As you approach your 40’s, you may begin to notice changes in your vision. You may find that far away objects are blurry or that you need to take off your glasses when you read. Your eye doctor may even suggest bifocals.
These changes in vision are common and are a part of the natural process of aging. But, the changes in your eye can also affect your night vision, making it harder to drive at night. You may not want to admit that your eyes are getting older, but ignoring these changes can increase your risk of a night driving accident.
Changes in the Pupils
The pupil is the black part of the eye that gets bigger and smaller in response to changes in light. The pupil is controlled by a set of tiny muscles in the iris, or colored part of the eye. As we age, these muscles become weaker and less responsive. This means that it takes longer for the eye to adjust to changes in lighting and less light is let in—making it difficult to see in the dark.
Changes in the Lens
The lens is the transparent and flexible layer of the eye that focuses light onto the retina. When we are young, our lens is able to change shape so we can see both near objects and objects in the distance. When we age, the lens begins to stiffen. It becomes more difficult to shift from close up vision to distance vision. Bifocals are designed to accommodate for this change.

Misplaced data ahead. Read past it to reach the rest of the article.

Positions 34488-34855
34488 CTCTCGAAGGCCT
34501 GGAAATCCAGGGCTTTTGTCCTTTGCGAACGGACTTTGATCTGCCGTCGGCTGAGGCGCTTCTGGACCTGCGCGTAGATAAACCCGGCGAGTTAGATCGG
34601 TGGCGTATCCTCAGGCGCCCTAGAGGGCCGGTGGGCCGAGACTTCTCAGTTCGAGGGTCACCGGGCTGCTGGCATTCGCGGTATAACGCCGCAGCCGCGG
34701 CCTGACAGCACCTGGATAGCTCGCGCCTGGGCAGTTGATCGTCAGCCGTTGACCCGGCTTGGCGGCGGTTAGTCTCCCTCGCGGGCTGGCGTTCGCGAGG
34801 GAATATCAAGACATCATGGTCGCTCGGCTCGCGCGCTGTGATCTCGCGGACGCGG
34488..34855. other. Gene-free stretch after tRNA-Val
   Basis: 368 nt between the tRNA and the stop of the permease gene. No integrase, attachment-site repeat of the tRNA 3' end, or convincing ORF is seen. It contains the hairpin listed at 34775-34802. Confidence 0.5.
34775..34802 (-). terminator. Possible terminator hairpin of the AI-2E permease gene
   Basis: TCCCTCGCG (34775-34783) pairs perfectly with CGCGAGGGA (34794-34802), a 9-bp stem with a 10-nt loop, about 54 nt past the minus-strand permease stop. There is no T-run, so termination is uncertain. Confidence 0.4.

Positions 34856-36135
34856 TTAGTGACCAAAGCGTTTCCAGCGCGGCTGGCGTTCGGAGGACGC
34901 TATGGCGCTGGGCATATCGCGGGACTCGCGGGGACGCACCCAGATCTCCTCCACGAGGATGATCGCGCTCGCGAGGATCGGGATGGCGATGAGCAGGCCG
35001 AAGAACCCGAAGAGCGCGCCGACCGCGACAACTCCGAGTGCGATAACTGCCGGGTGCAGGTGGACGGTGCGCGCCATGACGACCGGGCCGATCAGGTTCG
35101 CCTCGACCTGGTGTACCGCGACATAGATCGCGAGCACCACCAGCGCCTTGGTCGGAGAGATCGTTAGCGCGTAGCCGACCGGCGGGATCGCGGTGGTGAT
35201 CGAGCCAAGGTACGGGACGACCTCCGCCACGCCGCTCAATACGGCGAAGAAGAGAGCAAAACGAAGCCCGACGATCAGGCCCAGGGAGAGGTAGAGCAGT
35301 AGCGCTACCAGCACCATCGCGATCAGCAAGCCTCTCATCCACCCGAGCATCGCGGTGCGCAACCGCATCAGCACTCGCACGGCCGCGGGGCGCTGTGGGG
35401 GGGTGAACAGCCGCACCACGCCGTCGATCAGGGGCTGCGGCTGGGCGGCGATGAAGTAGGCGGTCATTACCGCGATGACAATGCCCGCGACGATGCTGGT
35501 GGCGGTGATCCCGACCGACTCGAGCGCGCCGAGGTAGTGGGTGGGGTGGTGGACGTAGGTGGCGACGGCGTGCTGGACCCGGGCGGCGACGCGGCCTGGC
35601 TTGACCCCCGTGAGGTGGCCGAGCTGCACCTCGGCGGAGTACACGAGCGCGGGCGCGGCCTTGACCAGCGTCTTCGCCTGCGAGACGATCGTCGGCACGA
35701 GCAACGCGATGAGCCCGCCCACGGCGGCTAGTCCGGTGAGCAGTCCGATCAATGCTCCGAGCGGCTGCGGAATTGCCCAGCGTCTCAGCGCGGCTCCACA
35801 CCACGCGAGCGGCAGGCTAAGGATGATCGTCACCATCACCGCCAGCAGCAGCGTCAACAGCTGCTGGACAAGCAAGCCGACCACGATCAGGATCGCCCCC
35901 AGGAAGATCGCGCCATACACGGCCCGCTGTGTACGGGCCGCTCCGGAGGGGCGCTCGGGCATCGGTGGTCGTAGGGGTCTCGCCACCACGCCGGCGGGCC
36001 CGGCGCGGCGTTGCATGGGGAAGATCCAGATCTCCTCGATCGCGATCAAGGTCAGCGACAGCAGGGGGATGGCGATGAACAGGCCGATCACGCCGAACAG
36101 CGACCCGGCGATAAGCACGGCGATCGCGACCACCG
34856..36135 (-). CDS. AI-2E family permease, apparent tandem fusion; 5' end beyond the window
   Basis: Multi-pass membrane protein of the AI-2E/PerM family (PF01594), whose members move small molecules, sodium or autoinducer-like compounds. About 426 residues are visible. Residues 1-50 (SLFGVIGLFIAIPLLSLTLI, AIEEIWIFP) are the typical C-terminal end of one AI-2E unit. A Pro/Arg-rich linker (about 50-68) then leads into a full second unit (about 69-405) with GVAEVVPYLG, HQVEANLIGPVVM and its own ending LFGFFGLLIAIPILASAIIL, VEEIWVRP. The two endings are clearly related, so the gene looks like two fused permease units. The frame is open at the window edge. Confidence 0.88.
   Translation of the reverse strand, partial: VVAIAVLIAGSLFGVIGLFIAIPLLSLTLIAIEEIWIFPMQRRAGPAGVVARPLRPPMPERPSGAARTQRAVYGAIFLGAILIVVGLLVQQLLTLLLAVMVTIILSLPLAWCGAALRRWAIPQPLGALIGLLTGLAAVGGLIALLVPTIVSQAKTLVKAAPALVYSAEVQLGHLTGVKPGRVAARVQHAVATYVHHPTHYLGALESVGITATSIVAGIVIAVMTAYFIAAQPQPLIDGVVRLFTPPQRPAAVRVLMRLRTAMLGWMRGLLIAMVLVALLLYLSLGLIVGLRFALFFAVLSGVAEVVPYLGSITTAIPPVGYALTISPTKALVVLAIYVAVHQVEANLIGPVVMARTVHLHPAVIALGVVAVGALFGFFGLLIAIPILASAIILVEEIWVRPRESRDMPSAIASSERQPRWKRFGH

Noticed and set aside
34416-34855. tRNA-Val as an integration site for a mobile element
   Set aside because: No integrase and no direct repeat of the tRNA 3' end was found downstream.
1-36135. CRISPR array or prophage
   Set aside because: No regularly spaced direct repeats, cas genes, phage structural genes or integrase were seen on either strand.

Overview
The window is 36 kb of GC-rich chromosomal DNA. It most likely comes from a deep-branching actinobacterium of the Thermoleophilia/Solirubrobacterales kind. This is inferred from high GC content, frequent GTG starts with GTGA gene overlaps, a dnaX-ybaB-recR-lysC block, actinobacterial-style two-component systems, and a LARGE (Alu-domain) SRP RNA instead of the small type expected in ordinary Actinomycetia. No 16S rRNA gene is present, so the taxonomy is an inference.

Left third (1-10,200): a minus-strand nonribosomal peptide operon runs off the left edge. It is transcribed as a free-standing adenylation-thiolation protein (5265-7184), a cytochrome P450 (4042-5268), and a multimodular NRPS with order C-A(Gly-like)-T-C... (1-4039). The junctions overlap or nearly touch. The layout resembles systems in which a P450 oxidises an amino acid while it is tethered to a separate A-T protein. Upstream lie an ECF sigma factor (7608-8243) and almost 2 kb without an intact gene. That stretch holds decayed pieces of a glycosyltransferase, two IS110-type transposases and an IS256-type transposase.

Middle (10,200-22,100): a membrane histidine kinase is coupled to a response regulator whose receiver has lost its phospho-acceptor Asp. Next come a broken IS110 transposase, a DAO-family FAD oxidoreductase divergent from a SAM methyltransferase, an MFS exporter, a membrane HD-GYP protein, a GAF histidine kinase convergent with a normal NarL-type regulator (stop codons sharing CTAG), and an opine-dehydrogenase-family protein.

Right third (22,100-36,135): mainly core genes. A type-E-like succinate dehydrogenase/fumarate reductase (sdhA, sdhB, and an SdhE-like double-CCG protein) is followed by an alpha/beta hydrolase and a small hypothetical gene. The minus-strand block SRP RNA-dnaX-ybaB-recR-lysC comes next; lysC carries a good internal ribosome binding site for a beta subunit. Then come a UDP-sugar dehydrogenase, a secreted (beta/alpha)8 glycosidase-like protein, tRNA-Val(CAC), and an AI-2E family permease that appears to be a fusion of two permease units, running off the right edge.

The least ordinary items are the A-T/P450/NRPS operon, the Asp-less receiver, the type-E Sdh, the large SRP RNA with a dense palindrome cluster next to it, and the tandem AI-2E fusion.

The lens also becomes less transparent, so less light can pass through. This makes it harder to see at night. A cataract occurs when part of the lens becomes opaque. Cataract warning signs include blurry vision, trouble with glare, and decreased night vision.
Changes in the Rods
Our retinas contain two types of cells: cones and rods. Cones help us see when there is a lot of light. They provide detail, color and contrast. We use rods in low light situations. They create black and white images. As we age, the number of cones in the eye decreases so our night vision is not as sharp.
Older adults are more likely to suffer from an eye disease. Nearly one-third of adults over age 40 have an eye condition such as glaucoma, macular degeneration, diabetic retinopathy or cataracts.
An annual eye exam can help you identify eye problems before they affect your driving. Let your optometrist know if you’ve experienced any vision problems, especially while driving at night.
The Atlanta car accident attorneys at Kaufman Law help victims of car accidents throughout Georgia. If you are injured in a night driving crash, you need reliable and honest information about your rights.